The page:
A simple handheld device could soon thwart the growing scourge of fake and diluted antimalarial drugs in Africa and Asia. The US Food and Drug Administration (FDA) today announced plans to manufacture the device, called CD-3, and then deploy it to Ghana for preliminary tests.
Estimates suggest that malaria, a mosquito-borne illness, kills upwards of 650,000 people each year — with 90 percent of those fatalities occurring in Africa. And counterfeit medication in regions heavily affected by the illness continues to grow more common, with some research indicating that up to one-third of antimalarial drugs in Southeast Asia and Africa are either phony or don't contain enough active ingredients to treat the illness.
Malaria can be deadly within days after symptoms first appear
Malaria can be deadly within days after symptoms first appear, making counterfeit drugs all the more dangerous. But weak drugs pose an additional risk: when exposed to small quantities of medication, the malaria parasite can start to develop resistance — exacerbating the illness' spread through a community. All the while, the drugs generate millions in revenue for criminal outfits, who've developed increasingly sophisticated packaging to disguise phonies.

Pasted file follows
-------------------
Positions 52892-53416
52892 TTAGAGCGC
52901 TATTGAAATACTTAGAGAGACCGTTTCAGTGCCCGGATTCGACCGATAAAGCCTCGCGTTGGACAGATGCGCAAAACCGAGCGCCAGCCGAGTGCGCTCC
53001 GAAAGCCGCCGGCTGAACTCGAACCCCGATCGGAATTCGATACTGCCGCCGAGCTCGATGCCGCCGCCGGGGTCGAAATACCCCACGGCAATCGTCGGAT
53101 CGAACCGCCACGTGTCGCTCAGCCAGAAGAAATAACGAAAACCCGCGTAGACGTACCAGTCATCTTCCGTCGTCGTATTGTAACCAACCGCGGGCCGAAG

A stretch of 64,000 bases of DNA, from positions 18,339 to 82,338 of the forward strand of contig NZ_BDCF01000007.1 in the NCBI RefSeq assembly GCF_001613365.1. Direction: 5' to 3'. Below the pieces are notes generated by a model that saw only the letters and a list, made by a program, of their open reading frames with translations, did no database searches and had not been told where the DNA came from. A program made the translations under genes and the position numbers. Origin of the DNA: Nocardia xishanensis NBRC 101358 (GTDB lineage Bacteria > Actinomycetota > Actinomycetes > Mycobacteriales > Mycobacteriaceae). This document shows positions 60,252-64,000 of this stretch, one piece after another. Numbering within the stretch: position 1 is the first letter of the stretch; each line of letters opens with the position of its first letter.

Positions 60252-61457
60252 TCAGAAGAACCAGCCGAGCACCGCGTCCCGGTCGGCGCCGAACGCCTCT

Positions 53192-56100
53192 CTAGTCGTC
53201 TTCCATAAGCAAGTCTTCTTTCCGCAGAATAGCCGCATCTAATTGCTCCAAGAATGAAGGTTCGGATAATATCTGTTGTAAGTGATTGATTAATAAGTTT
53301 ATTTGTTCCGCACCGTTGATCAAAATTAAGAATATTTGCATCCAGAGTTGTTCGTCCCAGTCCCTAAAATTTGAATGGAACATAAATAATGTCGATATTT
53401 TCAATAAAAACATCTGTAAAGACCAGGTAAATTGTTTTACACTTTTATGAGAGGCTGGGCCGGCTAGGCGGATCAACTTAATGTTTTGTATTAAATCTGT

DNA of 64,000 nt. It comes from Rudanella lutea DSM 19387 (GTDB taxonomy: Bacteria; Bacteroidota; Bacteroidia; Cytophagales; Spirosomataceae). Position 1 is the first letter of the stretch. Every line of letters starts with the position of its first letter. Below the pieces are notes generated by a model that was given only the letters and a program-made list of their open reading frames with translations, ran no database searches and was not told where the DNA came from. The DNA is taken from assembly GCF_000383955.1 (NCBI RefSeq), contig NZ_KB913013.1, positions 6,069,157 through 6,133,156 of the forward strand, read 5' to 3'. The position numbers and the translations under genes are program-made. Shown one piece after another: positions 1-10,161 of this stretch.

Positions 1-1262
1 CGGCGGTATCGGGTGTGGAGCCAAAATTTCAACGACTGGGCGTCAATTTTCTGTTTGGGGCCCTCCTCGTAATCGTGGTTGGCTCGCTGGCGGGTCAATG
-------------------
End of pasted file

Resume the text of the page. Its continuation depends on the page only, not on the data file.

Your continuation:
"In the early days, it was quite easy to tell the fake from true because the hologram[s] were really badly done and very rough, and you could see straight away that it was fake," Stephane Proux, who investigates the issue in Thailand, told NPR. "They are champion counterfeiters, those guys. They are really, really well-crafted holograms."
With any luck, CD-3 will be able to trump them
With any luck, CD-3 will be able to trump them: the device, which relies on battery power, emits 10 different wavelengths of light to pinpoint counterfeits. Once a product is scanned, the device compares it to stored images of legitimate medication, in an effort to detect subtle differences in packaging, tablet color, and other characteristics that can't be spotted by the naked eye. CD-3 is already used by FDA officials scanning imports of myriad products, including cosmetics and food.